EU Commission Opens Investigation into German Fixed and Mobile Termination Rates
On 21 November 2014, the European Commission opened Phase II investigations into the mobile termination rates plan of German regulator Federal Network Agency (FNA) under Art 7 of the Telecoms Framework Directive. This follows opening of investigations of the fixed termination rates plan of the FNO on 7 November 2014. The Commission had asked the FNA to lower these rates twice, once in 2013 (IP/13/612) and again in April of this year (IP/14/385).
Termination rates, i.e. the fees that are charged among network operators for delivering calls to recipients within operators' own networks, are subject to national regulation. National regulators are obliged, however, to notify the Commission, the BEREC and other Member States’ regulators of their draft decision to ensure consistent regulatory practice in the EU in accordance with the so-called Article 7 procedure.
The FNA’s proposal on fixed termination rates that would apply from December 2014 does not follow the Commission’s recommended approach for calculation (“pure BU-LRIC” vs. “LRIC plus”). It would allow German incumbent Deutsche Telekom AG (DTAG) to charge its competitors with prices still more than twice as high as the European average. The Commission is concerned that these costs would be passed on to consumers.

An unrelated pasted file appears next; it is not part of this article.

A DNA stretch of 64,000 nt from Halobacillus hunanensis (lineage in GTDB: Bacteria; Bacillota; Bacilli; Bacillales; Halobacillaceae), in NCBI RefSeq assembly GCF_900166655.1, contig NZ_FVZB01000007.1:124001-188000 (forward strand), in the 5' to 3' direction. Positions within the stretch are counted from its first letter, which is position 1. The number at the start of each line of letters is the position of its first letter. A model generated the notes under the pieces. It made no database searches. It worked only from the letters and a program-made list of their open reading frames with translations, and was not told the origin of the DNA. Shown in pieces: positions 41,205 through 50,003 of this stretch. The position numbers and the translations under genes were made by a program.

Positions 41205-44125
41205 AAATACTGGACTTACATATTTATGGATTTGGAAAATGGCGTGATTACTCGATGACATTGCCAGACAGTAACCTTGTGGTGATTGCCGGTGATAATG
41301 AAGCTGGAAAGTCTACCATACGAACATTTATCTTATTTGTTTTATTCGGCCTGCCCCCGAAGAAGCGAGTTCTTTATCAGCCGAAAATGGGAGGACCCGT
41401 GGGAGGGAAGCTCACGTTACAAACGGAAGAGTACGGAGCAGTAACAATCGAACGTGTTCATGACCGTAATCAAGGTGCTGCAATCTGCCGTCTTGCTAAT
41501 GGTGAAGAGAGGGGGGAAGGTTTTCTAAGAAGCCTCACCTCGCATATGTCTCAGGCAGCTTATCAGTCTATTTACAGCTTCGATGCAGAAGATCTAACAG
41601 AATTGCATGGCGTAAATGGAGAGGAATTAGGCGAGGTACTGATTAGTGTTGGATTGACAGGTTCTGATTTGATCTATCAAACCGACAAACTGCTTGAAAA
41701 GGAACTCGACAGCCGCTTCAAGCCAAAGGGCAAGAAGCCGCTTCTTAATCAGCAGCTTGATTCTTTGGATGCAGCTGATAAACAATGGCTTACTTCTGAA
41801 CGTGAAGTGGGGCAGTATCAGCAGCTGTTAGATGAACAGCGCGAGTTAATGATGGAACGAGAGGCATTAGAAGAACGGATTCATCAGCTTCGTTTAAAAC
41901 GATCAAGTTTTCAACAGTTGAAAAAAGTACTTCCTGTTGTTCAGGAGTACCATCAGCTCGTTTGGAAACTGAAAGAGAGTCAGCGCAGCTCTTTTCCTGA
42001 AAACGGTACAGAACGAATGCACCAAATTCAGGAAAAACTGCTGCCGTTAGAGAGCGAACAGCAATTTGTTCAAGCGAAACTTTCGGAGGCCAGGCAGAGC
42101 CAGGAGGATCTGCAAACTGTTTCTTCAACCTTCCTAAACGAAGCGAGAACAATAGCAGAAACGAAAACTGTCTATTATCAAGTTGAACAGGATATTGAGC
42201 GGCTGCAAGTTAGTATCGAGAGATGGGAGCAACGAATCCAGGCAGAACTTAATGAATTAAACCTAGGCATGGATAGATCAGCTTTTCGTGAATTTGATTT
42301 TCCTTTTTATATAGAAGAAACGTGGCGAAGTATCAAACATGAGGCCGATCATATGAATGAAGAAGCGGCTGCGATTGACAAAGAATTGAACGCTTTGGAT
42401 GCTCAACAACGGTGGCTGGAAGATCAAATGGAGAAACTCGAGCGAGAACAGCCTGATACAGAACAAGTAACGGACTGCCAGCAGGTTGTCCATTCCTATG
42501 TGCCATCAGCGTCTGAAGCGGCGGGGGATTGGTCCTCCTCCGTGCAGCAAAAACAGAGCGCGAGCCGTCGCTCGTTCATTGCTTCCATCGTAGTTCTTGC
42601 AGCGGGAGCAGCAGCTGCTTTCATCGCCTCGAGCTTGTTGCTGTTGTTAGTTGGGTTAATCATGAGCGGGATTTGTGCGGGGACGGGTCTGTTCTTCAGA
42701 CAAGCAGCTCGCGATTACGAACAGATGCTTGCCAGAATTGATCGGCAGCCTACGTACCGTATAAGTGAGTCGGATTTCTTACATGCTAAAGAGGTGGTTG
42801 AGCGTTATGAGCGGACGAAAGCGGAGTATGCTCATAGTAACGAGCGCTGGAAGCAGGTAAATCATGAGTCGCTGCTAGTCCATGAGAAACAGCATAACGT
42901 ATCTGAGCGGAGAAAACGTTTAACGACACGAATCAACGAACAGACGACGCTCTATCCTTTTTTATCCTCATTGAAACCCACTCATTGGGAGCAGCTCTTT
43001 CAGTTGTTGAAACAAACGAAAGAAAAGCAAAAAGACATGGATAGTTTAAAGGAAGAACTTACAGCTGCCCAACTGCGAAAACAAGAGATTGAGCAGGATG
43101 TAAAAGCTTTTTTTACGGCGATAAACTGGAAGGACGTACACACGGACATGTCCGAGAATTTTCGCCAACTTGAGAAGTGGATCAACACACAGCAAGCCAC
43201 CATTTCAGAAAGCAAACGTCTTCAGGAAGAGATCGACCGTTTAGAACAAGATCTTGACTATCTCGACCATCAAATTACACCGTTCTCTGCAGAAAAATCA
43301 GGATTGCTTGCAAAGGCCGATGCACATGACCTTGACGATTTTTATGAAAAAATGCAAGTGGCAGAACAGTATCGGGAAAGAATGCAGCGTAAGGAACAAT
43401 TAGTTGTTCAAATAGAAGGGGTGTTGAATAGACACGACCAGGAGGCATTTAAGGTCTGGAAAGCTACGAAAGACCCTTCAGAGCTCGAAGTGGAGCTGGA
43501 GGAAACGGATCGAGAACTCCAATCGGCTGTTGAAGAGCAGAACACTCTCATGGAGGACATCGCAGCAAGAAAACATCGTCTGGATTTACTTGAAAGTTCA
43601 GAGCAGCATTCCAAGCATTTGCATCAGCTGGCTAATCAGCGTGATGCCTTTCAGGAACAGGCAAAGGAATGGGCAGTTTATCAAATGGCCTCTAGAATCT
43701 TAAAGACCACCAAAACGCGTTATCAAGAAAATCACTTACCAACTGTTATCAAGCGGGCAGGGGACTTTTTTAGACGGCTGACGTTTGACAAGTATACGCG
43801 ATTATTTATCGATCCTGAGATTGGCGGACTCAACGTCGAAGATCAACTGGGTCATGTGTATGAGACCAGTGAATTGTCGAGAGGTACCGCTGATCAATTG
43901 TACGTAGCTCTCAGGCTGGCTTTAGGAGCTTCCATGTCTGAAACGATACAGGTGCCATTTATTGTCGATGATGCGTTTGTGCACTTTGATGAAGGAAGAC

The current investigations are another step in an escalating tug of war between the two regulatory bodies and comes after the European Commission already requested the FNA to amend or withdraw its initial fixed termination rates plan in August 2013 (IP/13/766). The request of last year also followed a three month investigation and contained a recommendation on how to calculate the fees. However, the Commission stated that the revised proposal was still not satisfactory.
The FNA already stated they would stick to their method for calculating. A spokesman of FNA said, according to press reports, the Commission had no veto right over this decision. If an agreement will not be reached within the investigations period of three months the Commission could demand that the FNA withdraws or amends the proposal. And if the FNA will still refuse to do so the Commission could also take them to Court.